rc linux-image-2. 2.6.32-36.79 amd64 Linux kernel image for version 2.
rc linux-image-2. 2.6.32-38.83 amd64 Linux kernel image for version 2.
rc linux-image-2. 2.6.32-41.94 amd64 Linux kernel image for version 2.
rc linux-image-2. 2.6.32-42.96 amd64 Linux kernel image for version 2.
rc linux-image-2. 2.6.32-45.10 amd64 Linux kernel image for version 2.
rc linux-image-2. 2.6.32-46.10 amd64 Linux kernel image for version 2.
un linux-image-3. <none> <none> (no description available)
rc linux-image-3. 3.13.0-49.83 amd64 Linux kernel image for version 3.
rc linux-image-3. 3.13.0-62.10 amd64 Linux kernel image for version 3.
rc linux-image-3. 3.2.0-41.66 amd64 Linux kernel image for version 3.
rc linux-image-3. 3.2.0-45.70 amd64 Linux kernel image for version 3.
rc linux-image-3. 3.2.0-48.74 amd64 Linux kernel image for version 3.
rc linux-image-3. 3.2.0-49.75 amd64 Linux kernel image for version 3.
rc linux-image-3. 3.2.0-51.77 amd64 Linux kernel image for version 3.
rc linux-image-3. 3.2.0-57.87 amd64 Linux kernel image for version 3.
rc linux-image-3. 3.2.0-58.88 amd64 Linux kernel image for version 3.
rc linux-image-3. 3.2.0-59.90 amd64 Linux kernel image for version 3.
rc linux-image-3. 3.2.0-65.99 amd64 Linux kernel image for version 3.
rc linux-image-3. 3.2.0-67.101 amd64 Linux kernel image for version 3.
rc linux-image-3. 3.2.0-69.103 amd64 Linux kernel image for version 3.
rc linux-image-3. 3.2.0-75.110 amd64 Linux kernel image for version 3.
rc linux-image-3. 3.2.0-80.116 amd64 Linux kernel image for version 3.
hi linux-image-4. 4.4.0-103.12 amd64 Linux kernel image for version 4.
rc linux-image-4. 4.4.0-104.12 amd64 Linux kernel image for version 4.
ii linux-image-4. 4.4.0-109.13 amd64 Linux kernel image for version 4.
ii linux-image-4. 4.4.0-112.13 amd64 Linux kernel image for version 4.
rc linux-image-4. 4.4.0-64.85 amd64 Linux kernel image for version 4.
rc linux-image-4. 4.4.0-66.87 amd64 Linux kernel image for version 4.
rc linux-image-4. 4.4.0-77.98 amd64 Linux kernel image for version 4.
rc linux-image-4. 4.4.0-79.100 amd64 Linux kernel image for version 4.
rc linux-image-4. 4.4.0-83.106 amd64 Linux kernel image for version 4.
rc linux-image-4. 4.4.0-98.121 amd64 Linux kernel image for version 4.
rc linux-image-ex 3.13.0-49.83 amd64 Linux kernel extra modules for ve
rc linux-image-ex 3.13.0-62.10 amd64 Linux kernel extra modules for ve
hi linux-image-ex 4.4.0-103.12 amd64 Linux kernel extra modules for ve
rc linux-image-ex 4.4.0-104.12 amd64 Linux kernel extra modules for ve
ii linux-image-ex 4.4.0-109.13 amd64 Linux kernel extra modules for ve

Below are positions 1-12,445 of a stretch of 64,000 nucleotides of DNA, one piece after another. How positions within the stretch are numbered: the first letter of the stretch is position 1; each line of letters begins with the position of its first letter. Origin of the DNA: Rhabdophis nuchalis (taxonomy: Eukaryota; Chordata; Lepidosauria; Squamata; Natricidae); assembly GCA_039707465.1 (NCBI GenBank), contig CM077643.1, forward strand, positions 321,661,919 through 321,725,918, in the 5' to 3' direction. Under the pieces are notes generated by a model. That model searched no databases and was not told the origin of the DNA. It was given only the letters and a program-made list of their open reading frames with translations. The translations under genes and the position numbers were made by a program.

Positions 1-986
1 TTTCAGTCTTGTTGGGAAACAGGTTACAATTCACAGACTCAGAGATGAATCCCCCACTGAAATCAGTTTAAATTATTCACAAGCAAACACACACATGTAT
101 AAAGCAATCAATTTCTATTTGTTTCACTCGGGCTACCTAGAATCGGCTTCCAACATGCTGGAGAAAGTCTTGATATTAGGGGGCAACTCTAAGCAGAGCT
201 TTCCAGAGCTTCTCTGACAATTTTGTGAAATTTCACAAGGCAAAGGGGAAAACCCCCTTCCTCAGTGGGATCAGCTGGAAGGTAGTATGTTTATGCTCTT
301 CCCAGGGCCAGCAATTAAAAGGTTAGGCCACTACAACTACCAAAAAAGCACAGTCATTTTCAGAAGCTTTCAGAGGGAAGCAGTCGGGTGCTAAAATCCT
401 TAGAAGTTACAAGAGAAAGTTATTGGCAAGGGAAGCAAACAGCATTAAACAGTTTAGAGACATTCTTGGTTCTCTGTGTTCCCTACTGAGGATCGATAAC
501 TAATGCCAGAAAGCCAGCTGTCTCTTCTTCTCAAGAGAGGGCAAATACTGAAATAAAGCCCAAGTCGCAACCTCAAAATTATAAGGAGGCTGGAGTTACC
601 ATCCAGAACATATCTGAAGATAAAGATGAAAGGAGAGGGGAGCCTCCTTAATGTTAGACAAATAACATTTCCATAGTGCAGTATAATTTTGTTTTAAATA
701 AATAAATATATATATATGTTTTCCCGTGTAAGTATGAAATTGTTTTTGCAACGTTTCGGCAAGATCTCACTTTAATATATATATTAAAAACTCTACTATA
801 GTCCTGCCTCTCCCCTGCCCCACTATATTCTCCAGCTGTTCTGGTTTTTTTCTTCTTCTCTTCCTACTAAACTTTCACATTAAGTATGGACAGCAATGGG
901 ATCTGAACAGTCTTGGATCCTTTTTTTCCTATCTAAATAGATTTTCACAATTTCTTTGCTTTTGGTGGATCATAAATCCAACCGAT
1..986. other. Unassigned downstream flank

ii linux-image-ex 4.4.0-112.13 amd64 Linux kernel extra modules for ve
rc linux-image-ex 4.4.0-64.85 amd64 Linux kernel extra modules for ve
rc linux-image-ex 4.4.0-66.87 amd64 Linux kernel extra modules for ve
rc linux-image-ex 4.4.0-77.98 amd64 Linux kernel extra modules for ve
rc linux-image-ex 4.4.0-79.100 amd64 Linux kernel extra modules for ve
rc linux-image-ex 4.4.0-83.106 amd64 Linux kernel extra modules for ve
rc linux-image-ex 4.4.0-98.121 amd64 Linux kernel extra modules for ve
ii linux-image-ge 4.4.0.112.11 amd64 Generic Linux kernel image



# Which kernels is initramfs-tools aware of?

ls /var/lib/initramfs-tools
[/code][/quote]

# ls /var/lib/initramfs-tools
4.4.0-103-generic 4.4.0-109-generic 4.4.0-112-generic

All of that after the autoremove (which will probably uninstall 4.4.0-103).
Actually -103 didn't get autoremoved, probably because its using grub-legacy.
Since it's running grub-legacy I can probably edit menu.lst, and delete the 2.6.32 files from boot with little effect.
I don't know how to get rid of the old kernel versions. According to synaptic they aren't installed.

Impavidus
February 16th, 2018, 11:37 AM
Next time make your terminal a bit larger before running dpkg -l, so that the output doesn't get truncated.

-103 wasn't uninstalled because it's put on hold. I assume that was because of the broken upgrade to -104 or or something like that. You should be able to remove the hold or uninstall it manually:
sudo apt-get purge linux-image-{,extra-}4.4.0-104-genericOr use synaptic.

I've got one computer that used grub legacy. Some time after a release upgrade I noticed it wasn't properly updating the grub menu anymore. Switching to grub2 fixed that. I don't know if it would be wise to get grub2.

initramfs-tools seems unaware of your 2.6.32-31 kernel, as is the package manager, which is convinced it has been purged. I'm not sure about the clean way to uninstall it. Maybe you can simply remove the files. I expect some in /boot, /lib/firmware, /lib/modules and /usr/share/doc. Maybe you can't simply do that. You can also try and grab the 2.6.32-31 deb package files from the old release server, reinstall that kernel and then cleanly uninstall it. Or you can just leave it alone until some day you decide to wipe the entire hard drive. As it is, that old kernel only takes some hard drive space.

Synaptic should definitely list 4.4.0-112, as it is installed. It should of course be listed under installed packages, not available for installation.

There are many kernel packages marked as removed, config files remaining. These kernel packages don't actually have config files, but still have an entry in the package manager's database. You can use apt, dpkg or synaptic to purge them. That will do little more than removing some clutter. You may also have a lot of old kernel header packages. Same story, you can purge them if you like to remove some clutter.

Doug S
February 16th, 2018, 05:15 PM
There are two very very good kernel removal type scripts available.
One, with both a desktop and server version (I use the server version), can be found on askubuntu.com (https://askubuntu.com/questions/892076/how-to-selectively-purge-old-kernels-all-at-once/892077#892077). The other is available via git via launchpad (https://launchpad.net/linux-purge)

rsteinmetz70112
February 16th, 2018, 09:18 PM
Thanks for the help. For now I'm embroiled in other issues. I'm also a little nervous about upgrading to grub2 because I've had issues with it in the past. I think I'll wait until I have a little time to work on it.


Next time make your terminal a bit larger before running dpkg -l, so that the output doesn't get truncated.
The output is all there you just have to scroll down to see it.

I'm still mystified why Synaptic didn't show some of the kernels as even available for installation. After reinstalling Synaptic they are showing up now.

deadflowr
February 16th, 2018, 09:25 PM
The output is all there you just have to scroll down to see it.
No, Impavidus means expand the terminal to the right.
It cut the output halfway.
(Run the command with a terminal in full screen and you'll understand)